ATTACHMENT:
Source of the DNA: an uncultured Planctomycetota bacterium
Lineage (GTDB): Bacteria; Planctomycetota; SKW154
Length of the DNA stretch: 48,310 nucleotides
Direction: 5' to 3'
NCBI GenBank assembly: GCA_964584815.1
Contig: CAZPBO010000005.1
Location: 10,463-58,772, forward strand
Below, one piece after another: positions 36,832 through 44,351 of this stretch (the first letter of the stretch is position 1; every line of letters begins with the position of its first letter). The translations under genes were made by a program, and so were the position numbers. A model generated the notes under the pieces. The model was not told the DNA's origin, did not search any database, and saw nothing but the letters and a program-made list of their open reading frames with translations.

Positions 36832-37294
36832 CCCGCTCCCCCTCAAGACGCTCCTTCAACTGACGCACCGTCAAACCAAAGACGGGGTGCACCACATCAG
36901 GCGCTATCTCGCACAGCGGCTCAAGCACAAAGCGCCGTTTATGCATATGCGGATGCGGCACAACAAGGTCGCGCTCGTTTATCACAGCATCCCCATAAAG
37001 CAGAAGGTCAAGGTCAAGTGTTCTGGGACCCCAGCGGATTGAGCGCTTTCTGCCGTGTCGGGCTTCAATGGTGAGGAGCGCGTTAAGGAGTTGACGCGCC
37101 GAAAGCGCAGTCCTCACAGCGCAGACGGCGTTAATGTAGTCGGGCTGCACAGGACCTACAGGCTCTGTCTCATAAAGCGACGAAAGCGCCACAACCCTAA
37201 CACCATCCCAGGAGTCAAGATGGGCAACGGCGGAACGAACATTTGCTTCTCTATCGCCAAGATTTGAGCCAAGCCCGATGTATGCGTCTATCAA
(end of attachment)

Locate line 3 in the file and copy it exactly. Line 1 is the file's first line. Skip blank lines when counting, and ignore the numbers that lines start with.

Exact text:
Length of the DNA stretch: 48,310 nucleotides